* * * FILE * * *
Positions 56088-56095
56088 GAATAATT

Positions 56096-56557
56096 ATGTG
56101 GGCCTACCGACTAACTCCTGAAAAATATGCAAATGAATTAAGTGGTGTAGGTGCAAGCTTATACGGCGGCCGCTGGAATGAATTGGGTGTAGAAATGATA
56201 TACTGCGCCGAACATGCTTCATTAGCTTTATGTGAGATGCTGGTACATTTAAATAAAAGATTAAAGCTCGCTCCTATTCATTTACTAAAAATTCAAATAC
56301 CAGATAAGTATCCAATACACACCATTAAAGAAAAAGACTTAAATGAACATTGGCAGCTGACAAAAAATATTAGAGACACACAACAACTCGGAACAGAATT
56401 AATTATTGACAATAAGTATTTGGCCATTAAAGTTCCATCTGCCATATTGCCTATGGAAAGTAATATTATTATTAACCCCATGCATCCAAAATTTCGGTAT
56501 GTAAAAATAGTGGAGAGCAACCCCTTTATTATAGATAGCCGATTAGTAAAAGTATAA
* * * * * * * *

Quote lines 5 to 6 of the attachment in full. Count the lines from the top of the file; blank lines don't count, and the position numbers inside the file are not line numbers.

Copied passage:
56101 GGCCTACCGACTAACTCCTGAAAAATATGCAAATGAATTAAGTGGTGTAGGTGCAAGCTTATACGGCGGCCGCTGGAATGAATTGGGTGTAGAAATGATA
56201 TACTGCGCCGAACATGCTTCATTAGCTTTATGTGAGATGCTGGTACATTTAAATAAAAGATTAAAGCTCGCTCCTATTCATTTACTAAAAATTCAAATAC